We're all familiar with the Christmas song I Heard The Bells On Christmas Day, the words penned by one of America's greatest poets. But do you know the story of how the poem, that became the song, came to be written?
Henry Wadsworth Longfellow's wife died in 1861 from severe burns inflicted when her dress caught fire as she lit the household candles. Soon after, his older son, age 17, ran away and joined the Union Army as the Civil War continued. Longfellow was left at home to raise a younger son. Charley was severely wounded and it was feared he would not live. Still heartbroken from his wife's death and now perhaps losing his eldest son, the poet wrote the poem in 1863.Writers often deal with grief by writing. It was much later that the poem was set to music as a song. The fourth and fifth stanzas were eliminated from the song as they speak of the Civil War that was raging at the time the poem was written and it was kept as a Christmas song, not one of war.
Christmas Bellsby Henry Wadsworth Longfellow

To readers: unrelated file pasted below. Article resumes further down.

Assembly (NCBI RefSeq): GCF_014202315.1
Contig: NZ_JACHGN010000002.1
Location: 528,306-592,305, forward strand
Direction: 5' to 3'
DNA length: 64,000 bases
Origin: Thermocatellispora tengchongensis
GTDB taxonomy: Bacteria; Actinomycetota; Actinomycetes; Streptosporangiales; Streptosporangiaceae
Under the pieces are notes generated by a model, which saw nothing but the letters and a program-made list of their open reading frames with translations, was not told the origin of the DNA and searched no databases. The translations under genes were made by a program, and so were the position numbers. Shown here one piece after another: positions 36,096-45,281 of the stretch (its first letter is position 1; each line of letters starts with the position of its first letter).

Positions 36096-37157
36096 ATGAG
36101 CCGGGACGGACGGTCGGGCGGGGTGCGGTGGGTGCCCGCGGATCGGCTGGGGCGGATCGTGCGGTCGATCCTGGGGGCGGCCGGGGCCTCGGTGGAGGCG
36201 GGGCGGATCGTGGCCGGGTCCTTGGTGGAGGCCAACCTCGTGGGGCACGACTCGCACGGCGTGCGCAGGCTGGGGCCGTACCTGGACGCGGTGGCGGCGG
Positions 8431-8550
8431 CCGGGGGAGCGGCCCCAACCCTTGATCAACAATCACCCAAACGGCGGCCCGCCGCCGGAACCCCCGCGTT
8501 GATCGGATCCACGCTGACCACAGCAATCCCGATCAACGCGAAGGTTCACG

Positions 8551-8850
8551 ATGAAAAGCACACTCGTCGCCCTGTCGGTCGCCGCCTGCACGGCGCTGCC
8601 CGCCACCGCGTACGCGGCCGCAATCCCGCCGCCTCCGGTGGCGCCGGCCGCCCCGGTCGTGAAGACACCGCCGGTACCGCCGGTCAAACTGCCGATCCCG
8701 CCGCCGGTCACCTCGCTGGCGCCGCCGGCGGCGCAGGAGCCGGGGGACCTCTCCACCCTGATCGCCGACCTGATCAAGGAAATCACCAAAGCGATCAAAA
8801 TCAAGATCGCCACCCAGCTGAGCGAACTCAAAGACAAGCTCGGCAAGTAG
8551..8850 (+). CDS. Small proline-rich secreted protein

I heard the bells on Christmas Day Their old, familiar carols play, And wild and sweet The words repeat Of peace on earth, good-will to men! And thought how, as the day had come, The belfries of all Christendom Had rolled along The unbroken song Of peace on earth, good-will to men! Till ringing, singing on its way, The world revolved from night to day, A voice, a chime, A chant sublime Of peace on earth, good-will to men! Then from each black, accursed mouth The cannon thundered in the South, And with the sound The carols drowned Of peace on earth, good-will to men! It was as if an earthquake rent The hearth-stones of a continent, And made forlorn The households born Of peace on earth, good-will to men! And in despair I bowed my head; "There is no peace on earth," I said; "For hate is strong, And mocks the song Of peace on earth, good-will to men!" Then pealed the bells more loud and deep: "God is not dead, nor doth He sleep; The Wrong shall fail, The Right prevail, With peace on earth, good-will to men."